I could continue talking about other issues in the world of football. The sexism aspect of the business, for example, deserves its own text, considering that women’s football is almost nothing compared to its male version. But I will stop here. It is time to go to watch another World Cup game. I go with guilt, within passion and distress. I love the sport that I have played most of my life. I enjoy the World Cup. But I don’t want to feel I am contributing to the dark side of professional football. Watching the games with passion and critical consciousness was a way I found to deal with my guilt.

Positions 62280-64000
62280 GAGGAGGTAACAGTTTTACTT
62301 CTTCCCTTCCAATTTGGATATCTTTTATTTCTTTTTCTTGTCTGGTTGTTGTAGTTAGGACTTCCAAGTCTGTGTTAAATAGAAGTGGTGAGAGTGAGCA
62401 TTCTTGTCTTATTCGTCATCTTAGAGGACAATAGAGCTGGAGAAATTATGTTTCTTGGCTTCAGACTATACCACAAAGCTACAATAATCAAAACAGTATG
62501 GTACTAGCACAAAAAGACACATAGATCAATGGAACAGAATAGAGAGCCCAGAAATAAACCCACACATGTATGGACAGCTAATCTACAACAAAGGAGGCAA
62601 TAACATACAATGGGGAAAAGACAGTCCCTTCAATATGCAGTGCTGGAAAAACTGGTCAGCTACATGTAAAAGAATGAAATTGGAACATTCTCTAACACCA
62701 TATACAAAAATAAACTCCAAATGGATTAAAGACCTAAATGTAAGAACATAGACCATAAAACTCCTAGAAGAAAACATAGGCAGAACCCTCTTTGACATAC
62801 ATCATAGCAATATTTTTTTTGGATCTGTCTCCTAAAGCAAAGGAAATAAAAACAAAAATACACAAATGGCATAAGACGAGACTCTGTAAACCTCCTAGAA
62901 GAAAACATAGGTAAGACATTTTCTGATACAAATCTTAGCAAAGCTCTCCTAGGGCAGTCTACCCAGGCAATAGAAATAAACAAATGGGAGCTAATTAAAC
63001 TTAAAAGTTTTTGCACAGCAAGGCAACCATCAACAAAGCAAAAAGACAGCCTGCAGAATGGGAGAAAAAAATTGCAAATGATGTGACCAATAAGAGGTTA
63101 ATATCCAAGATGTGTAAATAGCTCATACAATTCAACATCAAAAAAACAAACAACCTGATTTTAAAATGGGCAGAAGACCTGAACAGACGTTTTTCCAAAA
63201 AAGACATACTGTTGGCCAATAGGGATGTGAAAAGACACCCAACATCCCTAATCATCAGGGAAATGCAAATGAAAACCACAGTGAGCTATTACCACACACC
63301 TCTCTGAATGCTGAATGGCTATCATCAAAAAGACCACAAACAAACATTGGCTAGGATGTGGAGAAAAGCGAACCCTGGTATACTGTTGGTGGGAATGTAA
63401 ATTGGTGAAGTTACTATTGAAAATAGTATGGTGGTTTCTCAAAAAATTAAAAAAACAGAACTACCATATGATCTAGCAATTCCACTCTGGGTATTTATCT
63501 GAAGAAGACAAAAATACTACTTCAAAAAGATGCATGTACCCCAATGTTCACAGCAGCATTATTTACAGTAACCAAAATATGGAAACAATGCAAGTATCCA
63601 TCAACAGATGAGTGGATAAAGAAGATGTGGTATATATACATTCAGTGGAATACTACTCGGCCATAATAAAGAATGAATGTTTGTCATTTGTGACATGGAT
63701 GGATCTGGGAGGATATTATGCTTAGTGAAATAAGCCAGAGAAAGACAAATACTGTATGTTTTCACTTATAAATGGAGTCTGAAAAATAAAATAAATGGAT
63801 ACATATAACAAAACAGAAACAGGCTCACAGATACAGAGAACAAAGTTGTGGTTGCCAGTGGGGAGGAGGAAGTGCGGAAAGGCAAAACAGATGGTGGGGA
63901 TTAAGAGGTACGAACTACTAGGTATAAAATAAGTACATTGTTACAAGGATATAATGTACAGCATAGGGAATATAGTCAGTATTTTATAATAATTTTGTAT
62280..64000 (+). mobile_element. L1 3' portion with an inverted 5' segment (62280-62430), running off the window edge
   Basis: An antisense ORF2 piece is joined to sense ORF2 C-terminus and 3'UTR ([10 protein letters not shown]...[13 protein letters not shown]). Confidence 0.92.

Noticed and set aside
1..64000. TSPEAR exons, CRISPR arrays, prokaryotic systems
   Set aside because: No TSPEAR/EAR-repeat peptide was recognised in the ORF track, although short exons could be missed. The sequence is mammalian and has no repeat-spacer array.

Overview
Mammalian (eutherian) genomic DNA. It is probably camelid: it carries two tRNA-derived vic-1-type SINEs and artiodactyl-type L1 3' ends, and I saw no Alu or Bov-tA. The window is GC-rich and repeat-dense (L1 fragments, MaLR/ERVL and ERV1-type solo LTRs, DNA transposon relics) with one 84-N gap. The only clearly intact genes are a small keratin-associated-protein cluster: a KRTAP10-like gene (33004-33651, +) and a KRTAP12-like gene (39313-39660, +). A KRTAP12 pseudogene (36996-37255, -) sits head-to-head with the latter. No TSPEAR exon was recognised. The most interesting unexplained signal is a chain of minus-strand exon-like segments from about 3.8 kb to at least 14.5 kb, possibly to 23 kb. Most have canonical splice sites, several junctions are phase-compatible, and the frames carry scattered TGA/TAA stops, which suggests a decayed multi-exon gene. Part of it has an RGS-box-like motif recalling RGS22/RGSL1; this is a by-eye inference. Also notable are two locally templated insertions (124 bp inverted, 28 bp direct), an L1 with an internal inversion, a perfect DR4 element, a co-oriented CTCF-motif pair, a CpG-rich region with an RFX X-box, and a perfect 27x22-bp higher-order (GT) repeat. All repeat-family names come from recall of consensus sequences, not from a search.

P.S.: I hope Brazil has a great performance and wins the World Cup.

*Alexandre A. Martins is an assistant professor at Marquette University in Wisconsin, USA. Author of several articles and books in social ethics, bioethics, and global health, such as Covid-19, Política e Fé: Bioética em diálogo com a realidade enlouquecida (Gênio Criador, 2020); The Cry of the Poor: liberation ethics and justice in health care (Lexington Books, 2020)